A crucial element to the Islamic worldview is ‘Abd (servant) to god. People who choose to serve God are referred to as ‘Abd (servant). While god is the ultimate ruler, he entrusts humans to be the vicegerents of the earth after they’ve proven their servitude. There are two types of vicegerents “one pertaining to all human beings, and the second pertaining only to those who have voluntarily chosen to serve God” (Murata & Chittick, The Vision of Islam, 124). The ‘Abd must do the bidding of god, by reading the Qur’an and deducing from it the proper way to live. The greatest embodiment of the ‘Abd is the Prophet Muhammad earning the title:‘Abd Allah (servant of God). Jesus is also referred to as ‘Abd Allah illustrating another parallel between the Islamic and Christian worldviews. In Islam, it is the highest honor to follow in the footsteps of the Prophet Muhammad and be a servant of God. However in order to submit and become a servant of god one must first follow the Islamic ethics.

Islamic ethics are a major element of the Islamic worldview. There is presently twenty-four ethical schools. The source of Islamic ethics is the Qur’an, Hadith and pre-Islamic traditions throughout the Muslim world. While the ethics of Islam are the same for all humans, the level of piety differs depending on the human, this is best illustrated through the first seven steps of Sufism. During each stage, there are three levels of piety. The first level, for those who maintain an average level of piety, repent for bad deeds. The second level, for the very pious who repent for good deeds because they know they could have done better. The third level is for the most pious who repent for repentance because they are ashamed that for even giving themselves that credit. Throughout all of Islamic ethics there is one element that remains true for all people: becoming is more important than what you’ve done, essentially in the Islamic worldview it is more important to constantly be striving for better rather than focusing on the bad deeds you’ve done in the past.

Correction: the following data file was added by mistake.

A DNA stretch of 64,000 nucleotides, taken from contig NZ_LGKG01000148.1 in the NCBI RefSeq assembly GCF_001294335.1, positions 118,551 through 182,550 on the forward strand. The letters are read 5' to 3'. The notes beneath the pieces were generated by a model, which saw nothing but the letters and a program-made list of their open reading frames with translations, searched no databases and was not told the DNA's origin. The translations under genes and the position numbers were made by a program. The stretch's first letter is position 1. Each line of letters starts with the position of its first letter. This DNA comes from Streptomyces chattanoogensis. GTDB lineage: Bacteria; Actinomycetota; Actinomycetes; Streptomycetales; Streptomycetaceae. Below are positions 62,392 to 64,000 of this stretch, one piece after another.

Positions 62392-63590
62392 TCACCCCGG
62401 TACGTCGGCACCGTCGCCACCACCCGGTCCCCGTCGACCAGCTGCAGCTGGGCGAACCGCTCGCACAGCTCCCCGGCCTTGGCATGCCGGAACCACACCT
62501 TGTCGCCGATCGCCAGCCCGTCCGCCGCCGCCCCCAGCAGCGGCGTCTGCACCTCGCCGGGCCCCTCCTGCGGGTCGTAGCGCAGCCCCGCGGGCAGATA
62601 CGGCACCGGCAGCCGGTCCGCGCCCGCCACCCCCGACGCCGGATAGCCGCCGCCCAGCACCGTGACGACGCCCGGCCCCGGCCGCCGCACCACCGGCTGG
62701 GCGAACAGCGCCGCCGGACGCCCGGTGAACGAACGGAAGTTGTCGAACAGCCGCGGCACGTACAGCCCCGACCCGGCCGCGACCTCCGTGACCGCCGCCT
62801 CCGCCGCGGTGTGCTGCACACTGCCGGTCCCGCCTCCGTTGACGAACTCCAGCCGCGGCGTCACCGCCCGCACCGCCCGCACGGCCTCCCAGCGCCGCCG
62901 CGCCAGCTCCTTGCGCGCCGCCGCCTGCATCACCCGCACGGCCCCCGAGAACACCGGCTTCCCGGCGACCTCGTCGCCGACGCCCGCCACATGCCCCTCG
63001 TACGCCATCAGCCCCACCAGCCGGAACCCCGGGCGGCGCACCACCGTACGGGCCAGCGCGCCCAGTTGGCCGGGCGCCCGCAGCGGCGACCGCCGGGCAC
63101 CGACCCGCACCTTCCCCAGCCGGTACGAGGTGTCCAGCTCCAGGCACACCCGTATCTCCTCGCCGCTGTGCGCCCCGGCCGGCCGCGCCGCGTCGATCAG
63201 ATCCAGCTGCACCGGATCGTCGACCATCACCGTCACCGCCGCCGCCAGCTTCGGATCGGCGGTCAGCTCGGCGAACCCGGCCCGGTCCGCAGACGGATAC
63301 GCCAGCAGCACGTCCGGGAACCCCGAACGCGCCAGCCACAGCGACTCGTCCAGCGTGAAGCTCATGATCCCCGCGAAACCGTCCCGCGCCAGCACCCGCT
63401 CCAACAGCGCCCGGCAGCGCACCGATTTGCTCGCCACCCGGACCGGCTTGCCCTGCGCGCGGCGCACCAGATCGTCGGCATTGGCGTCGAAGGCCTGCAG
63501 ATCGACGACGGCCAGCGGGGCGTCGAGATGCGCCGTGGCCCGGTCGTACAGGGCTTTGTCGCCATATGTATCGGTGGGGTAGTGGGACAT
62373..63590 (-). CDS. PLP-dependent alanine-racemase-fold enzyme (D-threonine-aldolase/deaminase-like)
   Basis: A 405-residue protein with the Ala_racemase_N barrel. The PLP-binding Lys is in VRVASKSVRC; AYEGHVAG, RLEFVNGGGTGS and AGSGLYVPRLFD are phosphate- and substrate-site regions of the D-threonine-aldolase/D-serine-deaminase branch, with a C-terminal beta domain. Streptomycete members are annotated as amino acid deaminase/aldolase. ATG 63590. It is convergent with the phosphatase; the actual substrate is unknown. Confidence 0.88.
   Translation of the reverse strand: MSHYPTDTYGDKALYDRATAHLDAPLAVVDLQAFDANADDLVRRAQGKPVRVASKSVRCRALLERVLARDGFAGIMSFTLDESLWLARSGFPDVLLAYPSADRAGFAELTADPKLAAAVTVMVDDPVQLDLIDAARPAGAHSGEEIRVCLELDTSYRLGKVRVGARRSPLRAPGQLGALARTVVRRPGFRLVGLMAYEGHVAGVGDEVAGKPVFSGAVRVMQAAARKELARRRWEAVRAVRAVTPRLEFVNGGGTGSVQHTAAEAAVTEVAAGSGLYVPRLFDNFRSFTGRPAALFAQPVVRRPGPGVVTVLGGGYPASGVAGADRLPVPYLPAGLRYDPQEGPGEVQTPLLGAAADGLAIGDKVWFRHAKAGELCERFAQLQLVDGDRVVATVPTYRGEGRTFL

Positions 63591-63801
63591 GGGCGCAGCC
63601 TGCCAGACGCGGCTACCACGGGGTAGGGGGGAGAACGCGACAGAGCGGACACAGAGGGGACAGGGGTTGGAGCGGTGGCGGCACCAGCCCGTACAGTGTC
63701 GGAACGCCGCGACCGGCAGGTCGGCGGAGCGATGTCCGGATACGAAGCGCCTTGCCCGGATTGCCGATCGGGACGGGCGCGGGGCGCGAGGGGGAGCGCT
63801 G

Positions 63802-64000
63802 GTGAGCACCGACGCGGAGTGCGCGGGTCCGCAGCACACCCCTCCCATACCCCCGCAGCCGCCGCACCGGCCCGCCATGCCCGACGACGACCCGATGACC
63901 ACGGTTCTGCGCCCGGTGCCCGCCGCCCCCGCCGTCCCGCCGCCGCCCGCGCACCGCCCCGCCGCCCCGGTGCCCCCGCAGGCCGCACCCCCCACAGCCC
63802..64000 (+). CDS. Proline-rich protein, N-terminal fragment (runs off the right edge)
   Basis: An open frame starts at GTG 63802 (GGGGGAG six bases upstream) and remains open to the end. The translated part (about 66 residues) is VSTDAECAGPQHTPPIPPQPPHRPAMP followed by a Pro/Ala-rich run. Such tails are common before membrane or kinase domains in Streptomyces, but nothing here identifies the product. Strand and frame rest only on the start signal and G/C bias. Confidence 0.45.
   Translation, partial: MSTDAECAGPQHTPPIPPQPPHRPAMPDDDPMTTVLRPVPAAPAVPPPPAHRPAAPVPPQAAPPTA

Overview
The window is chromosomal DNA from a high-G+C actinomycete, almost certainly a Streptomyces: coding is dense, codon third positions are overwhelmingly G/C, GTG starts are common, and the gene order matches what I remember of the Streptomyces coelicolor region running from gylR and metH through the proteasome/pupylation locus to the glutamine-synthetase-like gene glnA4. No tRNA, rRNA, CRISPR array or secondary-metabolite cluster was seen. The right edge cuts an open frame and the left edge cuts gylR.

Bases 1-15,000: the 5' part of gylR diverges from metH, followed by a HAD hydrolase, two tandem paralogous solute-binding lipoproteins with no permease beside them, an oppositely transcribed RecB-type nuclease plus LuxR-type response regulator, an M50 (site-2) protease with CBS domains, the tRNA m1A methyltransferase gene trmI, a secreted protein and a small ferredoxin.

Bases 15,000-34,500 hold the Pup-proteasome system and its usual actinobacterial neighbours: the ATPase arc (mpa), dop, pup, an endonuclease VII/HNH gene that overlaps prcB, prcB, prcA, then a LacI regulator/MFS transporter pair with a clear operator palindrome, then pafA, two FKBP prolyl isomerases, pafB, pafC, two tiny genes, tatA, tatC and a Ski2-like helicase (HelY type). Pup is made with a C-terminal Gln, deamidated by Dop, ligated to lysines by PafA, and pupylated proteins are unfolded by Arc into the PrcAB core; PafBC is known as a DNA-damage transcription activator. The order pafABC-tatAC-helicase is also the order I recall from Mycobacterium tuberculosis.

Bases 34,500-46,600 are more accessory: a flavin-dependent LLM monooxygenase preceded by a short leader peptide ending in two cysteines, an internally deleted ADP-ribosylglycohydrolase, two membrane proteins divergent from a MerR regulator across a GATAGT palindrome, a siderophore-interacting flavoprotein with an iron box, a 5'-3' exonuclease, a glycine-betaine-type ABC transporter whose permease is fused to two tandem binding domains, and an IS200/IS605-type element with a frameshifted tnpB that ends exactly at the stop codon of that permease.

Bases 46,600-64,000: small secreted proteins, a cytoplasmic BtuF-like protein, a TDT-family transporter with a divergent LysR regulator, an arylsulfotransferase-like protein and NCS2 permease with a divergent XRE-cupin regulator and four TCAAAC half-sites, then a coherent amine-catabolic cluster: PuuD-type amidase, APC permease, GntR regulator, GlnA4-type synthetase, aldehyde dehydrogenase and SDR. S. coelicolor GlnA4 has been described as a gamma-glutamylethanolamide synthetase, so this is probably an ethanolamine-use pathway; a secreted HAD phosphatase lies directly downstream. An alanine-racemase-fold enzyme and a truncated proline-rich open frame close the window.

The Islamic worldview is dictated by three elements: Tawhid (monotheism), ‘abd (servant) and ‘adl (justice). While Tawhid is the foundation on which ‘abd and ‘adl are built upon each is crucial in developing the worldview throughout the Muslim world. While these elements prescribe a Muslims relation to the world, Islamic ethic demonstrate the character and morality each Muslim should try and follow.
Citations:

Murata, Sachiko., Chittick, William. The Vision of Islam. Cairo: American University, 2006.